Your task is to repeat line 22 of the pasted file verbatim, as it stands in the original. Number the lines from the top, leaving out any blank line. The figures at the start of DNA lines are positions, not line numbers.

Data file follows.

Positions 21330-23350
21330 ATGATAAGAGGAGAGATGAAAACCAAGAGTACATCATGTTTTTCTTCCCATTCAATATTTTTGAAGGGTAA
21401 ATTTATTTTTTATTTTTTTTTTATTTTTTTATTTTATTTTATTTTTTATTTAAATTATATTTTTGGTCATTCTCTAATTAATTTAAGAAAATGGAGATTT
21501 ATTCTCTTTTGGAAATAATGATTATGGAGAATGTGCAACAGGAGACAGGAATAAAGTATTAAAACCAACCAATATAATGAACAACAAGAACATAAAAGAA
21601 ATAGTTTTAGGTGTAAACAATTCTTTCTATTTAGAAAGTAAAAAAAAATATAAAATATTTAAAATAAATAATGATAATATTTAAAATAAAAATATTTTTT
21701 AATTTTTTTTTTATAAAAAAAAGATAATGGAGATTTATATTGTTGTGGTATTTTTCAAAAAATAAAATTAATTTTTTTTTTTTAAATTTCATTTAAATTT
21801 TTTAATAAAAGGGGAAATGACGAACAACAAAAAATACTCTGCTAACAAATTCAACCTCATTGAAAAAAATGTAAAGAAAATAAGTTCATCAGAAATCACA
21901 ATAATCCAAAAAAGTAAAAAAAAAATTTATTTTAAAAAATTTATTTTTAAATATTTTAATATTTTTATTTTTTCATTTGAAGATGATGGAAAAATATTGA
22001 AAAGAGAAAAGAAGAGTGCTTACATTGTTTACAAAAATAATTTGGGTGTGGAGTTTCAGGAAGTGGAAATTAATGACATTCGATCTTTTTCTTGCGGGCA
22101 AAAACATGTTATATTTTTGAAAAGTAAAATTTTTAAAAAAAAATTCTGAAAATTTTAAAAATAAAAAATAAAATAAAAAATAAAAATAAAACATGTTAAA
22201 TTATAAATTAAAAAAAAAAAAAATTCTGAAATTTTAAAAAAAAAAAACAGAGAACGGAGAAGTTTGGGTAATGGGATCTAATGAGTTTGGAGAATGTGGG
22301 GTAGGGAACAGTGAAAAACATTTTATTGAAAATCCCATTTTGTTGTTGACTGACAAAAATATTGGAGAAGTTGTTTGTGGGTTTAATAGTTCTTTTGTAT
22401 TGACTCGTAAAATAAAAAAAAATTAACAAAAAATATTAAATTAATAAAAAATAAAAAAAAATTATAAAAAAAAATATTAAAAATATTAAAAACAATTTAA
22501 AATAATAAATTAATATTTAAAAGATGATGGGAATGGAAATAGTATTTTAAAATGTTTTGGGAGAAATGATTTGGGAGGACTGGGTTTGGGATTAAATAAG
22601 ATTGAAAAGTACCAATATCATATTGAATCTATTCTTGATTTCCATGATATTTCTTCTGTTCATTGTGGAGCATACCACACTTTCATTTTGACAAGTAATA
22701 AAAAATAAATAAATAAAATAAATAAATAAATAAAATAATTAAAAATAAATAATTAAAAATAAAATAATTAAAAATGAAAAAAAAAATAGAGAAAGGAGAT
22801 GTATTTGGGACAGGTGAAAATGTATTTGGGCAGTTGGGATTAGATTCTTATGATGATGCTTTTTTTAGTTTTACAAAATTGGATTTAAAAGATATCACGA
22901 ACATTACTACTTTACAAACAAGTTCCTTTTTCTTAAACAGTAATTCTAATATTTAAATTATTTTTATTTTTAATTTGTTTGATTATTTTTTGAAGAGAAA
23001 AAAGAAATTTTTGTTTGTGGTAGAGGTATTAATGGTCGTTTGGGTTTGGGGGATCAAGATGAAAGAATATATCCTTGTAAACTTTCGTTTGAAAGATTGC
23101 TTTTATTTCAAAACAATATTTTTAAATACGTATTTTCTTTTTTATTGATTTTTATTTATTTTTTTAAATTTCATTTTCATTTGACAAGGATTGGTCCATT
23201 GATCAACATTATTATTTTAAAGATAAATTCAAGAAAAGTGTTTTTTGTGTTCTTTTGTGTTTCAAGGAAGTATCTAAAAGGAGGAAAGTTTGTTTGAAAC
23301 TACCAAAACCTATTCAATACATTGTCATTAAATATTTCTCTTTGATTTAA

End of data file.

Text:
23301 TACCAAAACCTATTCAATACATTGTCATTAAATATTTCTCTTTGATTTAA